The day to day struggles of life are hard to convey without boring the read to tears. I know what it’s like to do laundry; I’ve ridden in the fast lane of shit job hunting. I’ve even tapped out underneath the considerable weight of heartache. Inviting a reader to join along with a protagonist in his daily life of the dull and mundane can lead to disaster. Cue Li’L Depressed Boy #9, where writer S. Steven Struble and artist Sina Grace make the mundane romantic and the uninteresting melancholy. LDB (Li’l Depressed Boy) is us, a reflection of us in the truest sense. His name is a description, his appearance that of a rag doll, his entire character is metaphor and symbolism. Allowing us to put ourselves in his life, as opposed to remaining a voyeur, is why issue #9 works.
For those following the ups and downs of our hero, life has not been wonderful for LDB. A road trip to see a band ended badly, his life is routine to the point of madness, and the girl he loves doesn’t love him, or maybe she does. She’s not very clear on her feelings, which is not exactly surprising. The young woman in question – her name is Jazz – is not exactly somebody we root for. She seems fun and open minded, but also calculating and selfish. Example. Jazz busts off LDB’s door knob just to get inside to use the bathroom. Why? There’s a gas station down the street. Was it a power play, or is the young woman just that impetuous?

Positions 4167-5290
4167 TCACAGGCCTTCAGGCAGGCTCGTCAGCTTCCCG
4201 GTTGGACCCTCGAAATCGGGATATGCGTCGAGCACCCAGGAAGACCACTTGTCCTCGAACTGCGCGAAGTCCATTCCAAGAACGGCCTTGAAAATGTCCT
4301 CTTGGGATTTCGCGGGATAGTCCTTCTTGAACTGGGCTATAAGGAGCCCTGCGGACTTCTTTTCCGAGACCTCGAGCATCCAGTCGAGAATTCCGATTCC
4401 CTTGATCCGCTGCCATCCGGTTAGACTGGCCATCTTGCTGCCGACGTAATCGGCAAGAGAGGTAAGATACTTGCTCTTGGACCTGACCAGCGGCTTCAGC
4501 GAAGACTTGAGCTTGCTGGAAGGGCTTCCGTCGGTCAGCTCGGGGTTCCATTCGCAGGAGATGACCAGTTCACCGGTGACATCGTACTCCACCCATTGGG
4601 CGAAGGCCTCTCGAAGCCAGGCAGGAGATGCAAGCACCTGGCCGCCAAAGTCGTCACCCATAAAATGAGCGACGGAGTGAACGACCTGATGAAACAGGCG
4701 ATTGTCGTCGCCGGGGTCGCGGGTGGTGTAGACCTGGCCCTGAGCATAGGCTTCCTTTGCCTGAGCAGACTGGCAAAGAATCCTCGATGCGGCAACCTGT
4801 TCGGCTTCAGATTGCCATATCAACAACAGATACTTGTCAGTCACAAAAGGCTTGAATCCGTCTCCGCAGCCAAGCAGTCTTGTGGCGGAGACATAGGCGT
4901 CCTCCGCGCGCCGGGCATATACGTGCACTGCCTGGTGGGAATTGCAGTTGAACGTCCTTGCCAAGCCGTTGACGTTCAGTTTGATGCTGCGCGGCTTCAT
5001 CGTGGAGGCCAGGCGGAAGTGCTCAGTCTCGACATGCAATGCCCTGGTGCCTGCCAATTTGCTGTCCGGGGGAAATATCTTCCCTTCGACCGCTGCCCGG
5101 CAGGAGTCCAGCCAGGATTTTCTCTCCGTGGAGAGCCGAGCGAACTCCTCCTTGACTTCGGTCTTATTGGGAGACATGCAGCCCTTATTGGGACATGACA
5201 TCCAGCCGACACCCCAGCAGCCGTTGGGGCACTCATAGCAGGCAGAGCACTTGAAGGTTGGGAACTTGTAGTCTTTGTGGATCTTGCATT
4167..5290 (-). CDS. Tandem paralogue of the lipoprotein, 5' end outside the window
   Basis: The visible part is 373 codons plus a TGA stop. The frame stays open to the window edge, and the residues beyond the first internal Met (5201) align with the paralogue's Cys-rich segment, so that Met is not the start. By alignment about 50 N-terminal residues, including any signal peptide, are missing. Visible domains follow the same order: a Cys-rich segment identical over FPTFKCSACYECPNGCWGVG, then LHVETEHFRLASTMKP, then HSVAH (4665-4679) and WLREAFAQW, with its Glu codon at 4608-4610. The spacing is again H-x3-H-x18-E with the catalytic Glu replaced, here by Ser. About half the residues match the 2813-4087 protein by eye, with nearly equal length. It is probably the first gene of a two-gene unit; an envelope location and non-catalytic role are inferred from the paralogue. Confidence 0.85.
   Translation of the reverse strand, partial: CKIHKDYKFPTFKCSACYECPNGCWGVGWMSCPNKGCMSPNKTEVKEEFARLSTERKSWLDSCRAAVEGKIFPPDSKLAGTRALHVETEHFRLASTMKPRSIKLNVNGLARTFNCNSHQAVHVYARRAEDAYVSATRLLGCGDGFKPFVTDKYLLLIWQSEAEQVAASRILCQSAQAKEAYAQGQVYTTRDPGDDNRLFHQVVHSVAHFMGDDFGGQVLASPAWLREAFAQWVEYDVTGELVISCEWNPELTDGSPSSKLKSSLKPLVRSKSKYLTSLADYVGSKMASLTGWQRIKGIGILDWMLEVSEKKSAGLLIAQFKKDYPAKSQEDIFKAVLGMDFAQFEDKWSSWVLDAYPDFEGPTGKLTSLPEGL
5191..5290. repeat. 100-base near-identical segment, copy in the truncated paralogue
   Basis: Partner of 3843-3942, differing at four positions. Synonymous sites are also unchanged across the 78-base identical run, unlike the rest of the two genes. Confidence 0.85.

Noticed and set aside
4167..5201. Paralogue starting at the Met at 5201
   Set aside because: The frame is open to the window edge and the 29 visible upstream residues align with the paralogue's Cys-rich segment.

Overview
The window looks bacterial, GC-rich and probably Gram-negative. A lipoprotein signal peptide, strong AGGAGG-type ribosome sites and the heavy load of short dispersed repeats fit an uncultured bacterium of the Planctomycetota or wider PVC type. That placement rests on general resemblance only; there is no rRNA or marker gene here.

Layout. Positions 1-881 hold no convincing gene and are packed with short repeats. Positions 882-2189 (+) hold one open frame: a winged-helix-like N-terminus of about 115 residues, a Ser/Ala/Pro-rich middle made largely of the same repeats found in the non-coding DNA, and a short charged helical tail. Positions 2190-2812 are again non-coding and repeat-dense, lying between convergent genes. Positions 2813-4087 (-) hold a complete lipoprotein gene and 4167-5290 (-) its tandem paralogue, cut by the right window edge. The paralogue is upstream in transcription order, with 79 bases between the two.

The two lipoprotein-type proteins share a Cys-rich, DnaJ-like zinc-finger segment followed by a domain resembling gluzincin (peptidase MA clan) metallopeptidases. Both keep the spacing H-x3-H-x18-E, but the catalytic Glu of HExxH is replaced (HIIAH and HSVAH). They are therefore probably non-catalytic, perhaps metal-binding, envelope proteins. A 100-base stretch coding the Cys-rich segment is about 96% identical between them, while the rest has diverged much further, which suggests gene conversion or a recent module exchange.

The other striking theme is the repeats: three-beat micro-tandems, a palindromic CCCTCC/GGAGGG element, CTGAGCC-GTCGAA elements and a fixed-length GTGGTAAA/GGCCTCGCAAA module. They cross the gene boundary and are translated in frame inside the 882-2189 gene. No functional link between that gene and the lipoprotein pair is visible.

Stewing over these ideas, LDB lies on his couch, listens to music and attempts to purchase the things he loves with the limited finances left to him after fixing his door. What’s a non-descript looking voodoo doll crossed with a crash dummy to do? Find a job. LDB spends the rest of the issue applying at jobs that dwindle down his hopes as they go on. A comic book shop! Ideal! A record store! Ideal! A crappy job at a movie theater? Not so much. The jobs spiral down in coolness and fun as LBD comes to understand just how much working sucks. I enjoyed watching him struggle with this demon simply because I could never figure out where his money came from.
Issue #9 ends with LDB getting the movie theater job. His joy at being employed is not sufficient to overpower his dismay at working at a movie theater. Struble leaves the issue with that, forcing us to wait until issue 10 to see how LDB handles gainful employment. By the end of issue #9, you’ll feel a connection to LDB that you don’t understand. Struble puts it in all the issues. That feeling is you identifying and commiserating with the hero. It’s powerful stuff; I just wish Li’l Depressed Boy came out every week so I could find out what happens next in the very real world or a very surreal character. As always, Sina Grace’s art is sweet and beautiful. He adds texture to the story and gives a sense of how LDB sees the world. His work draws you in just as much as Struble’s writing.
CRAVEONLINE RATING: 9/10 (4.5 Story, 4.5 Art)